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South Africa win tense final to claim fourth men’s Rugby World Cup

MELBOURNE: South Africa became the first nation to win four men’s Rugby World Cup titles after holding off New Zealand in a dramatic final at Stade de France.

Four Handre Pollard penalties to two from Richie Mo’unga gave the Springboks a 12-6 lead after a first half in which All Blacks flanker Shannon Frizell was sin-binned for an incident in which Mbongeni Mbonambi was forced off injured. Then New Zealand captain Sam Cane became the first player to be sent off in a RWC final for a high tackle on Jesse Kriel.

Siya Kolisi and Kurt-Lee Arendse both went close for South Africa before Kolisi was yellow-carded as the All Blacks fought back. Aaron Smith was denied a try for an earlier knock-on before Beauden Barrett touched down to bring them to within a point.

There was late drama as Cheslin Kolbe was sin-binned for a deliberate knock-on and Jordie Barrett missed a long-range penalty that might have won it for New Zealand as the Springboks maintained their perfect record in finals, adding to their crowns in 1995, 2007 and 2019.

“I guess as a team we like drama,” Mastercard Player of the Match, Pieter-Steph du Toit, who made 28 tackles, said. “The last three games have been quite tough. We played each one as a final and each one was [won] by one point.

“It shows the resilience of the team.”

South Africa captain Siya Kolisi paid tribute to New Zealand: “They took us to the end, they took us to a dark place. It shows what kind of team they are, to fight with a man down from early in the game. They put us under so much pressure.

“We lost our hooker in the early part of the game and had to adjust … somehow we found a way.”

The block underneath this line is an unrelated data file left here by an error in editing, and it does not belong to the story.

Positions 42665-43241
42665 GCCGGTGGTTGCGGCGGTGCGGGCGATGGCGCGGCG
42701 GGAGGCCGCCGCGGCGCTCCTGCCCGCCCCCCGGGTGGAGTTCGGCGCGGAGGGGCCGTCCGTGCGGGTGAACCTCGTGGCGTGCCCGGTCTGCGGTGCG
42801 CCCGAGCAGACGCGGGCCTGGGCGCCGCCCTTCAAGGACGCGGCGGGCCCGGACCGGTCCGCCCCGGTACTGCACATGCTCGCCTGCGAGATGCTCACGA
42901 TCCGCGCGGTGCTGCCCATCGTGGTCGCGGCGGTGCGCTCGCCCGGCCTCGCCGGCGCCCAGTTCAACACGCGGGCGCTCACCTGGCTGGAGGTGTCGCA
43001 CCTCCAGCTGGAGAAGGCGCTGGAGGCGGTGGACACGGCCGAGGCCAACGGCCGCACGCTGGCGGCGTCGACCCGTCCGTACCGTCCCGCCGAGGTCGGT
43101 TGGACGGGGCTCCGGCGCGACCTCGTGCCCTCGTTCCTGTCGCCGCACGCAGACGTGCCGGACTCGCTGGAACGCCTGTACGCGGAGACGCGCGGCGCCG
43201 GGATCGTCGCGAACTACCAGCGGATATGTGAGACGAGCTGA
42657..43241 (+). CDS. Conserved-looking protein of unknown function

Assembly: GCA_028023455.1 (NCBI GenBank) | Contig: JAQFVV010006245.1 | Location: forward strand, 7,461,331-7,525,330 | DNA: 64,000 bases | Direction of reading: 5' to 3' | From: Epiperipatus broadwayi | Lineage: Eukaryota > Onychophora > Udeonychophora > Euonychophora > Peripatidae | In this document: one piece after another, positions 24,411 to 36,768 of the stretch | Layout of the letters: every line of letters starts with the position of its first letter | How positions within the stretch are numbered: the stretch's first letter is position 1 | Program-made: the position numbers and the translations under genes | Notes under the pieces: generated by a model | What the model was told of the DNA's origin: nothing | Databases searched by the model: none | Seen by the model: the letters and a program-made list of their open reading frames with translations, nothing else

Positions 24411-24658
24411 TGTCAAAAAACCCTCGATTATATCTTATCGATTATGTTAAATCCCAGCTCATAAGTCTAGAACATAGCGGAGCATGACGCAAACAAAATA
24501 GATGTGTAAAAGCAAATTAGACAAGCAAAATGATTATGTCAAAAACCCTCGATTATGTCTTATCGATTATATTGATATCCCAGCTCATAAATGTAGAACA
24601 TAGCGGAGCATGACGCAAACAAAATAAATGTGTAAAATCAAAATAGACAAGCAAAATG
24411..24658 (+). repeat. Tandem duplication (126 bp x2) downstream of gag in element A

“I think experience pulled them through,” Springboks head coach Jacques Nienaber said of his players. “They are an amazing bunch of guys, they are all warriors and they all love South Africa.”

“I’m proud of our guys,” New Zealand head coach Ian Foster said. “To go down to that red card so early and fight our way back and give ourselves a chance is pretty special. To get within a whisker of pulling it off is heartbreaking.

“We have to give it to South Africa, they are a quality team. They have had a few close victories in this tournament and are a different class. It’s special for them but it equally hurts for us.”

New Zealand captain Sam Cane said he was “extremely gutted and disappointed. First of all that the guys had to play with 14 men for the last 50-odd minutes. The courage they showed was incredible, the whole team are absolute warriors. Well done to South Africa. They have had a heck of a tough road to the final and they have shown time and again they have a way to win.”

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